Comments and resources welcome! 🙂

Guest Post: Paid Menstrual Leave?

Paid Menstrual Leave – it’s time!  

by DeAnna L’am. Reprinted with permission.

A Russian lawmaker has asked parliament to give women two days paid leave a month when they menstruate… Mikhail Degtyaryov, a member of the nationalist LDPR party, wrote on his website “During that period (of menstruation), most women experience psychological and physiological discomfort. The pain for the fair sex is often so intense that it is necessary to call an ambulance”… Scientists and gynecologists look on difficult menstruation not only as a medical, but also a social problem…” ~ Standard Digital, August 2013

Fascinating! Lets look at how good things are turned on their heads, yet again, to result (unsurprisingly) in women’s dis-empowerment.

Indeed, a paid monthly Menstrual Leave would be an honoring, empowering option for women worldwide. Yet proposing it for all the wrong reasons diminishes us, and our cyclicity, to “a social problem.”

Campaigns have been initiated over the years under the guise of empowering women, which ended up diminishing, dis-empowering, and ultimately killing us! Marketing guru Edward Bernays was hired in 1928 by an American Tobacco Company president to increase sales of Lucky Strike cigarettes. Sigmond Freud’s work was utilized to expand understanding of ‘What Women Want’ and capitalize on it for marketing purposes.

Realizing that women were motivated and empowered by the suffrage movement, Bernays manipulated a real need – into a persuasive sales tactic. He hired women to march in the Easted Sunday parade smoking what he cleverly named their “Torches of Freedom.” Bernays succeeded overnight: he persuaded women to pick up an unhealthy habit, and commit to spending their hard earned money for years, by equating cigarettes with personal freedom and equality to men. Smoking among women exploded into unparalleled heights. Their personal freedom and equality to men continued to suffer…

Similarly, women were encouraged by manipulative campaigns to start giving birth in hospitals after countless generations of home births. Many new hospitals were built as a result of Second World War, to accommodate the staggering number of injured soldiers returning from battle. It took a few years for most hospitals to empty, as wounded soldiers either recovered or died. Faced with many large vacant hospital buildings and idle staff, administrators procured and released ad campaigns, which sinisterly manipulated women to believe that giving birth at home was ‘primitive’ and unsafe, while birthing at the hospital was promoted as safer, ‘modern’, and a highly intelligent choice.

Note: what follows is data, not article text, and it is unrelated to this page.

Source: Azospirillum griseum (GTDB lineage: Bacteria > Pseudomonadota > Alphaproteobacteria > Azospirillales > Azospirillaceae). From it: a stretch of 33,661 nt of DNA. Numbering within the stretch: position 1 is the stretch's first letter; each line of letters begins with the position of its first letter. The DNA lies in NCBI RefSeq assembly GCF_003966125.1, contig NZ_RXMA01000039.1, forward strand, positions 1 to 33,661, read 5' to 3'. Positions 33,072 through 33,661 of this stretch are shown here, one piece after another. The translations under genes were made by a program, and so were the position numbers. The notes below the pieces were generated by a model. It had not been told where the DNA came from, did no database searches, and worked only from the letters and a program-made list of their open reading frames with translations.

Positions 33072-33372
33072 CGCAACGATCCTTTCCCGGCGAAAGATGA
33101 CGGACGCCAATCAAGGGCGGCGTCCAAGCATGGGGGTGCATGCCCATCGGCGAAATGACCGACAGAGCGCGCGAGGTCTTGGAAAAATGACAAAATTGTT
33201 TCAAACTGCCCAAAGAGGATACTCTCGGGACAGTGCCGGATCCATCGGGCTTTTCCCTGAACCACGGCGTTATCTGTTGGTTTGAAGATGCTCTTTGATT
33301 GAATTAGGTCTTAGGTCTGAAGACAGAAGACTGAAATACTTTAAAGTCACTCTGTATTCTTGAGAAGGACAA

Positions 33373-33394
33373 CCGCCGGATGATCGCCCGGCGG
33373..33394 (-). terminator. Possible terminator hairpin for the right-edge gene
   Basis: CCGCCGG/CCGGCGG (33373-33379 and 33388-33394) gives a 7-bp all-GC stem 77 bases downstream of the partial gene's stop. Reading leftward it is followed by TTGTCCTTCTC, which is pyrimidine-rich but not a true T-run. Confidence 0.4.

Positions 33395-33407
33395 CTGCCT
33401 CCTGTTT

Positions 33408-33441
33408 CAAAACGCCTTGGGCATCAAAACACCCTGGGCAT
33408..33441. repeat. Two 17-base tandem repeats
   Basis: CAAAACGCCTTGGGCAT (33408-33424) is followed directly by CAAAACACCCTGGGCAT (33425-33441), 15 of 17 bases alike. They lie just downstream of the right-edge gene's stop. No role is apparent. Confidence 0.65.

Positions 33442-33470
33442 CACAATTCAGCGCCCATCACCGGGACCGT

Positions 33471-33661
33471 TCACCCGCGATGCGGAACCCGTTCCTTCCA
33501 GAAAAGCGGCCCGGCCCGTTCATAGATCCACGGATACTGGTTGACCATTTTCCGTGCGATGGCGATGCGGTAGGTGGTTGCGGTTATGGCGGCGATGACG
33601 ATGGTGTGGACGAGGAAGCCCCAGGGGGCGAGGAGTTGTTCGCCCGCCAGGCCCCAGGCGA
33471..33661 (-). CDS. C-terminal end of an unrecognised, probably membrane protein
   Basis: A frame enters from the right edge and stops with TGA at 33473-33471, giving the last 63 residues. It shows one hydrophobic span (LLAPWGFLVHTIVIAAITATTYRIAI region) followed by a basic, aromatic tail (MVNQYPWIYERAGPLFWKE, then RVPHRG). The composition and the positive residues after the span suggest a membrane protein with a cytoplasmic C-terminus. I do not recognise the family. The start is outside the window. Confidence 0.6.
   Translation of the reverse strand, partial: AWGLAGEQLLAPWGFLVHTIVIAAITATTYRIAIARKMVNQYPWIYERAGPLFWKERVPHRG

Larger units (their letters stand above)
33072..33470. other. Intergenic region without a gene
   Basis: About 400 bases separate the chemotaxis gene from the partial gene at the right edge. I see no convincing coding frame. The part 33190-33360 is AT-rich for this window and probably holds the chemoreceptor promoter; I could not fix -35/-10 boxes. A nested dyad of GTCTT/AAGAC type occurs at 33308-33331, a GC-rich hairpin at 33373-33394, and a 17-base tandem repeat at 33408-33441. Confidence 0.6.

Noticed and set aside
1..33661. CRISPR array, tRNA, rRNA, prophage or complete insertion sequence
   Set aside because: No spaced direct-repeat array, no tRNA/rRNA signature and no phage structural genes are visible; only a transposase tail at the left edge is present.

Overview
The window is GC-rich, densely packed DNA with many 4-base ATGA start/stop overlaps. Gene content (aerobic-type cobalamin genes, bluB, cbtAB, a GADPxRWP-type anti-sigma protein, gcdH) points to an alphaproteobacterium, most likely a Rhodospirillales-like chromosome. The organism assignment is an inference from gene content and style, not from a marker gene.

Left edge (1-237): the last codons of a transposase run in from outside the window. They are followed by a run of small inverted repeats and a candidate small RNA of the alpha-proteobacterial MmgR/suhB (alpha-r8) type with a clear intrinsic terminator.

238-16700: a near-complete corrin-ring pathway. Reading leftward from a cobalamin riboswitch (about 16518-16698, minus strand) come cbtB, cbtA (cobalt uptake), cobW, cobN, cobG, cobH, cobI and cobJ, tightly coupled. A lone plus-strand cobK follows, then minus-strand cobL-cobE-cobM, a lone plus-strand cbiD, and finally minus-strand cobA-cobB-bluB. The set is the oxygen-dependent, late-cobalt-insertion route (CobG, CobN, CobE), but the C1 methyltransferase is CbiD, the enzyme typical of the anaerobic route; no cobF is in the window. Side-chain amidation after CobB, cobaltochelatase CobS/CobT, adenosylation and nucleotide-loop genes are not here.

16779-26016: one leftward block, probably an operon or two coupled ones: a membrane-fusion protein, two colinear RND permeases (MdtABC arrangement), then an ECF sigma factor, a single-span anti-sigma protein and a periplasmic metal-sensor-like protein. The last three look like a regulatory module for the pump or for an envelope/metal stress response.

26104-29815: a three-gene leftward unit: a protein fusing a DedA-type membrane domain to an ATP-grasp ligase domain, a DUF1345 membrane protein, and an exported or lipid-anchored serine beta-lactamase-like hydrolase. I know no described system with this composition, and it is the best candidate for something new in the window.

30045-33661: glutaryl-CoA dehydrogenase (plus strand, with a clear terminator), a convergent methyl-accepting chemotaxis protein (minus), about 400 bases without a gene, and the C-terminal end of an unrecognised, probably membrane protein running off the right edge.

Women bought into these campaigns, and many others like them, all over the world. They started smoking and felt ‘glamorous’. They started giving birth in hospitals and felt ‘modern’. They started using disposable menstrual products and felt ‘progressive’ and ‘in control.’ All along they have also been developing an array of respiratory diseases and dying of lung cancer; They have been cut open in cesarean sections (1 in 4, to accommodate doctor’s convenience); They have reached an all-time-high maternal and infant mortality rates following hospital birth; And they have been contributing to our planetary ecological crisis by damping 12 billion “feminine hygiene” products into landfills every year, in the U.S.A. Alone!

And here we are: In the midst of a pioneering worldwide movement of women reclaiming menstruation as the heightened state of awareness for which it was recognized in all indigenous cultures; In the process of inspiring women to honor their menstrual blood and their body’s needs, by taking time off to rest and renew themselves on the first day of their period — we are faced with a legal initiative which is both revolutionary and reactionary at the same time!

Wouldn’t it be revolutionary for the workplace to grant Paid Menstrual Leave to women? Wouldn’t we feel validated in our need for rejuvenation, honored for our body’s monthly regeneration, and empowered by the cultural acknowledgment of our rhythm?

We certainly would, if it weren’t billed as a response to “a social problem” of the “fair sex” who suffers “psychological and physiological discomfort.” Our menstrual cycle is neither a social problem nor a mere discomfort. Our menstrual flow is profound and life affirming work performed monthly by our bodies. We need to rest and renew in response to it, or we develop symptoms labled “psychological and physiological discomfort” by our culture (and frequently by us, too…)

Cigarettes, hospital births, and disposable menstrual products were sold to us through clever manipulative tactics, yet we never needed them… We DO NEED Paid Menstrual Leave!

We have stopped smoking in drovers. We have been reclaiming home births, and have started using sustainable menstrual products (such as cloth pads, sea sponges, and menstrual cups). It is time to claim for ourselves, and demand from our culture, a monthly PML to replace PMS!

PML (Paid Menstrual Leave) is the deeply deserved rest our body, mind, and spirit need monthly. In its absence, our body screams in PMS pain, and will continue to do so until we listen to its needs and honor them.

This is a call for action! Lets unite in demanding legaly-bound Paid Menstrual Leave — not as a patronizing gesture designed to send us home for being a “social problem.” But rather as the honoring of a deep need, which springs from our depth, to renew our body, our emotions, and our spirit – monthly – while preparing for another cycle in the ever turning wheel of our lives.  


© 2013, DeAnna L’am, Red Moon – Cycles of Women’s Wisdom™